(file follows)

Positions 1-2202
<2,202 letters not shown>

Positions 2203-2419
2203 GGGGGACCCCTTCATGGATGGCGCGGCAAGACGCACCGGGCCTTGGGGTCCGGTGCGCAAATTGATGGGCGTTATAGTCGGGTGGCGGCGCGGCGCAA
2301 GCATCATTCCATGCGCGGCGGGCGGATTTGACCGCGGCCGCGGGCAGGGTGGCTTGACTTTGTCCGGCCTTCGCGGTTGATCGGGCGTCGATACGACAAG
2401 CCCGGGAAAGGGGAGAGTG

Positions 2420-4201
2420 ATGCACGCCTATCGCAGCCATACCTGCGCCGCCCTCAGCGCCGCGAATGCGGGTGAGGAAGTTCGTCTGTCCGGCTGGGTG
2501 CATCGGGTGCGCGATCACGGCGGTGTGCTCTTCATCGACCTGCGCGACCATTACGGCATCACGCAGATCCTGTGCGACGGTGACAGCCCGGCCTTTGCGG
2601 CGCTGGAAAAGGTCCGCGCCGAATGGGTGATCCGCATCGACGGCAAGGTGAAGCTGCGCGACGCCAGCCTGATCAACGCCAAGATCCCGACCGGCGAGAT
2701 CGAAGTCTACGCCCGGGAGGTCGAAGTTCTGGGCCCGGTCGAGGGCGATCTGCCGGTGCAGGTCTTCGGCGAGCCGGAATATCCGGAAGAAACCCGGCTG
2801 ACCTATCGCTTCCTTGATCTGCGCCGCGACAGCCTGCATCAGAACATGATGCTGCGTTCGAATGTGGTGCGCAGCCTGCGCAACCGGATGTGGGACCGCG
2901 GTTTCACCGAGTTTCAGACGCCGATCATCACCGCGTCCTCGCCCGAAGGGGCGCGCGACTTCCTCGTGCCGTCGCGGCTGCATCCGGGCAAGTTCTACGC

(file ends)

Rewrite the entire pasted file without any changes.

Positions 1-2202
<2,202 letters not shown>

Positions 2203-2419
2203 GGGGGACCCCTTCATGGATGGCGCGGCAAGACGCACCGGGCCTTGGGGTCCGGTGCGCAAATTGATGGGCGTTATAGTCGGGTGGCGGCGCGGCGCAA
2301 GCATCATTCCATGCGCGGCGGGCGGATTTGACCGCGGCCGCGGGCAGGGTGGCTTGACTTTGTCCGGCCTTCGCGGTTGATCGGGCGTCGATACGACAAG
2401 CCCGGGAAAGGGGAGAGTG

Positions 2420-4201
2420 ATGCACGCCTATCGCAGCCATACCTGCGCCGCCCTCAGCGCCGCGAATGCGGGTGAGGAAGTTCGTCTGTCCGGCTGGGTG
2501 CATCGGGTGCGCGATCACGGCGGTGTGCTCTTCATCGACCTGCGCGACCATTACGGCATCACGCAGATCCTGTGCGACGGTGACAGCCCGGCCTTTGCGG
2601 CGCTGGAAAAGGTCCGCGCCGAATGGGTGATCCGCATCGACGGCAAGGTGAAGCTGCGCGACGCCAGCCTGATCAACGCCAAGATCCCGACCGGCGAGAT
2701 CGAAGTCTACGCCCGGGAGGTCGAAGTTCTGGGCCCGGTCGAGGGCGATCTGCCGGTGCAGGTCTTCGGCGAGCCGGAATATCCGGAAGAAACCCGGCTG
2801 ACCTATCGCTTCCTTGATCTGCGCCGCGACAGCCTGCATCAGAACATGATGCTGCGTTCGAATGTGGTGCGCAGCCTGCGCAACCGGATGTGGGACCGCG
2901 GTTTCACCGAGTTTCAGACGCCGATCATCACCGCGTCCTCGCCCGAAGGGGCGCGCGACTTCCTCGTGCCGTCGCGGCTGCATCCGGGCAAGTTCTACGC